Islamic State terrorists have executed Nabil Habashi Salama (62), a Coptic Christian they abducted outside his house in Bir Al-Abd in northern Sinai on 8 November 2020.
The kidnappers posted a video of the execution on social media on 18 April but it is believed that Nabil may have been killed in March. They had demanded a ransom of 5 million Egyptian Pounds (approximately €265,000) but his family could not pay it and left town for safety on the advice of local security officials. Nabil’s family owns several jewellery, clothing and mobile phone businesses in Bir Al-Abd and built the the town’s only church, which serves around one hundred Coptic families living in the town.
One of Nabil’s two sons, Peter, told Watani newspaper, “It was heart wrenching to see the execution of my father. He had never done anything wrong, in fact he loved to serve everyone and was loved by all in Bir al-Abd. My father was tortured by the terrorist group because his teeth appeared broken. We were forced to close our businesses and leave our homes to another city and we continue to receive threats.”
Nabil’s daughter Marina wrote on Facebook: “I will miss you, my father. You made us proud during your life with your virtues and in your martyrdom with your strong faith.”
Video footage shows Nabil kneeling in front of three armed and masked terrorists, with his hands tied. He gives his name and occupation and says he was captured three months and 11 days earlier, that he contributed to building the Church of the Virgin Mary in Bir Al-Abd and that the church is cooperating with the Egyptian army and intelligence service against Islamic State.
The leader states: “We thank the great Allah who ordered his followers to kill, and the kafirs [apostates] to be subjugated until they pay the jizya while down on their knees. This is a message to Crusaders in every spot on earth: as you fight you will be fought, and as you capture you will be captured. As for you, Egypt’s Nassaara [Christians], this is your reward for supporting the Egyptian army.” He then shoots Nabil in the back of the head with a Kalashnikov.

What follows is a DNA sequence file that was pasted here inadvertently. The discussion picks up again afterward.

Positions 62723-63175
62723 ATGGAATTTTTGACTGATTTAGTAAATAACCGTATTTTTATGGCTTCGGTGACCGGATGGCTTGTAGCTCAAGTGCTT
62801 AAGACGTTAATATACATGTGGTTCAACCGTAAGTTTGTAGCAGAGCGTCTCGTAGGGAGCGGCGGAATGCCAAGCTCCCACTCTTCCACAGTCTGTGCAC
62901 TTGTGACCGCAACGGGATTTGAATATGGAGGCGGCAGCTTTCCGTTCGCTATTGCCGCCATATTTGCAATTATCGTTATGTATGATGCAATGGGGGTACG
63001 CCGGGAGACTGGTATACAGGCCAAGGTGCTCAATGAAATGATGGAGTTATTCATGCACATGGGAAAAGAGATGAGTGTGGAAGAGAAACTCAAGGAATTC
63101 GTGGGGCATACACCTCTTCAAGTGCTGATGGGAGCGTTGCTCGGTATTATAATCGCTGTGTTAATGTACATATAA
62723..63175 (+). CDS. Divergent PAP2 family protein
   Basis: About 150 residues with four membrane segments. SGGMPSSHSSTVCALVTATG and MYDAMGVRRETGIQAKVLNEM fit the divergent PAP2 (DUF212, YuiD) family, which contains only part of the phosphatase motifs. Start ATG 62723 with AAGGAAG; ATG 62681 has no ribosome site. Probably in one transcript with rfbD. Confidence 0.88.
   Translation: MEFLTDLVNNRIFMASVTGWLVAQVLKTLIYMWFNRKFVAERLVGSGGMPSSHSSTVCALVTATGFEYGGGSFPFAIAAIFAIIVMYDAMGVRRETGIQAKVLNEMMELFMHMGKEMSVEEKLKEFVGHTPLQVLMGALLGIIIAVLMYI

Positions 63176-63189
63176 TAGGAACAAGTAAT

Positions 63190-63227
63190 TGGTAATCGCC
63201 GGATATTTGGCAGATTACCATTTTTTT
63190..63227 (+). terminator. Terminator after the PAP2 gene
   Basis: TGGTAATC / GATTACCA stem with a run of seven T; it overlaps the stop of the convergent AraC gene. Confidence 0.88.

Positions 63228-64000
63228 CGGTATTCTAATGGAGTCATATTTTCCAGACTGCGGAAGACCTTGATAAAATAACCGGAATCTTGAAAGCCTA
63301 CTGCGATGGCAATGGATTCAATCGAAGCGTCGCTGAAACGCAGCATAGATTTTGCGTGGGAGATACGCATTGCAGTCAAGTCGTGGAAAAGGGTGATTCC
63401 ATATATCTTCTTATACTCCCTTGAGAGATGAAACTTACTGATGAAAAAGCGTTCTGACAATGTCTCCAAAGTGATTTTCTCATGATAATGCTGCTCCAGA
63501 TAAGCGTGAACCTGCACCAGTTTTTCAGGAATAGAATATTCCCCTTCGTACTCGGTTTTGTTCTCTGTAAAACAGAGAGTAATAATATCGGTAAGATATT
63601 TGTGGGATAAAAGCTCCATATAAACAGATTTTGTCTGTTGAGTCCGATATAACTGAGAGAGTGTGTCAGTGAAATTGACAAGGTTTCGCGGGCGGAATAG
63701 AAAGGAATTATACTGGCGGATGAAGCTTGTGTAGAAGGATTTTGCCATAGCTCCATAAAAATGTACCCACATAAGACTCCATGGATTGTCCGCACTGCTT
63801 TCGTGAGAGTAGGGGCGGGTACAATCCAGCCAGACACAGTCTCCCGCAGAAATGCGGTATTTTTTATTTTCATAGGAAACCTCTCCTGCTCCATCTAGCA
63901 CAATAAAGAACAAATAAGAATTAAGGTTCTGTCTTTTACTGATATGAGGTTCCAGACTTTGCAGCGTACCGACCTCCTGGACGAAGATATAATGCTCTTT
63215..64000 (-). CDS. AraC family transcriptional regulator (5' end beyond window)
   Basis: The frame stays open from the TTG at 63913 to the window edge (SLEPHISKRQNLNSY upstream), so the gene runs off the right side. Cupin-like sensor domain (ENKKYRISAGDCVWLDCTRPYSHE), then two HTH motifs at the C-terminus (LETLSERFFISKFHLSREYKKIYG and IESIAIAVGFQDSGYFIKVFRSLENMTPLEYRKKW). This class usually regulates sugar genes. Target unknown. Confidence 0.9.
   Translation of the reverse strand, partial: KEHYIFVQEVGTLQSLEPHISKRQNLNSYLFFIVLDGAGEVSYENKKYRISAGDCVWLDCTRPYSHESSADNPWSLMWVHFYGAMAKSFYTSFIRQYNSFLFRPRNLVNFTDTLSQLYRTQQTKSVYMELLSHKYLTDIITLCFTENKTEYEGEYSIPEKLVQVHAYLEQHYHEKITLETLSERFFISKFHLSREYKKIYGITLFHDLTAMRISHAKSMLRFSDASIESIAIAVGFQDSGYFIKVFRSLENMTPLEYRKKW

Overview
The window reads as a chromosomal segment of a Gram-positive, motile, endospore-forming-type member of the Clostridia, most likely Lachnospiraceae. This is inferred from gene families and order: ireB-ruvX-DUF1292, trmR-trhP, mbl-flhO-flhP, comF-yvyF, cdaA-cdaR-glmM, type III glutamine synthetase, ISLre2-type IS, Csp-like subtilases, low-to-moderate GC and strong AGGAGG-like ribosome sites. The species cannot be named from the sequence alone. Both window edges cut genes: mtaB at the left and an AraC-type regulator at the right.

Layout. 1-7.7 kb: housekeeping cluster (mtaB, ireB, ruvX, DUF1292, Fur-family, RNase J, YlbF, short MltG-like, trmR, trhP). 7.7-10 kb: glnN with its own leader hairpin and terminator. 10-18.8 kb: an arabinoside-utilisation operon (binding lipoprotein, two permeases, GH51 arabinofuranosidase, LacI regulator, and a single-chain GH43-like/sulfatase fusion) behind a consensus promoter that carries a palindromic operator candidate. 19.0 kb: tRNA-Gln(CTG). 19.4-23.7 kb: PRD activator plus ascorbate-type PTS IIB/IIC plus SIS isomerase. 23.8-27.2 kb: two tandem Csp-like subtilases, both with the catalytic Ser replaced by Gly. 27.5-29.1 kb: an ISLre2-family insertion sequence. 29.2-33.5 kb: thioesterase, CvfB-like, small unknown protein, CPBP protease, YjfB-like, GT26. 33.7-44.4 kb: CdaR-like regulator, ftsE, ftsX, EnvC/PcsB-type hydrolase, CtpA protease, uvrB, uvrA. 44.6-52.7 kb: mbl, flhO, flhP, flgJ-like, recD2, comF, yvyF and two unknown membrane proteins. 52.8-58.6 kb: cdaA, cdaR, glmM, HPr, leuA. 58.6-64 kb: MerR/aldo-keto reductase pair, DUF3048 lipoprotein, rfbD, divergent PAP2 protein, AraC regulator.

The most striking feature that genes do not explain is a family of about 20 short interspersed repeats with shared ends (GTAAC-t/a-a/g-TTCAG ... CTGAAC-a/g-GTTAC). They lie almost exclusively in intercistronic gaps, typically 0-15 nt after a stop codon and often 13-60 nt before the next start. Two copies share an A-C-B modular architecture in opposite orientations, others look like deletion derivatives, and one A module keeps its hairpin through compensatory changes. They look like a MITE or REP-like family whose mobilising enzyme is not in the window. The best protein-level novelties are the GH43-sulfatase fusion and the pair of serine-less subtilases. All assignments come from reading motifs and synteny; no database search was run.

Islamic extremists have been fighting against the authorities and persecuting Christians for years in northern Sinai, where Egypt’s security forces are waging a campaign against the jihadist groups, killing hundreds of suspected terrorists. Hundreds of Coptic families have had to leave their homes in the region in recent years and flee to safety.
Ministry of Interior pursues Nabil’s killers
Within days of the publication of the execution video, Egypt’s Ministry of Interior announced that security forces had killed three of those involved in Nabil’s execution, raising the question of why they only pursued his kidnappers after he was killed, and also raising questions of due process.
Security forces reportedly received information regarding the location of those involved in Nabil’s killing and that they were planning other operations to target Copts, churches, armed forces and police checkpoints. They besieged a truck carrying the suspected terrorists, who opened fire, and in the heavy crossfire that followed three terrorists were killed. One of them was wearing an explosive belt, which exploded, and police found weapons in their possession. The Ministry of Interior said its forces were also pursuing other terrorists involved in Nabil’s execution.
Copt released from captivity
Christian Solidarity Worldwide reports that Bakhit Aziz Georgy, a Copt abducted in August 2020, was released two months ago after a ransom was paid. He had been kidnapped by an armed gang in a 4×4 vehicle in the village of Al-Abtal in Ismailya Governorate. (A man named Youssef Semaan Gerges who was abducted with him was released after only a few days.)
Following Bakhit’s release, he and his family moved to another city for security. His son was abducted four years ago and is still missing, while a cousin, Seif Milad, was kidnapped in 2013 and released after the payment of 300,000 Egyptian Pounds (approximately €13,750).
Read more about Egypt in Church in Chains’ Egypt Country Profile.
(Ahram Online, Asia News, Christian Solidarity Worldwide, International Christian Concern, Watani)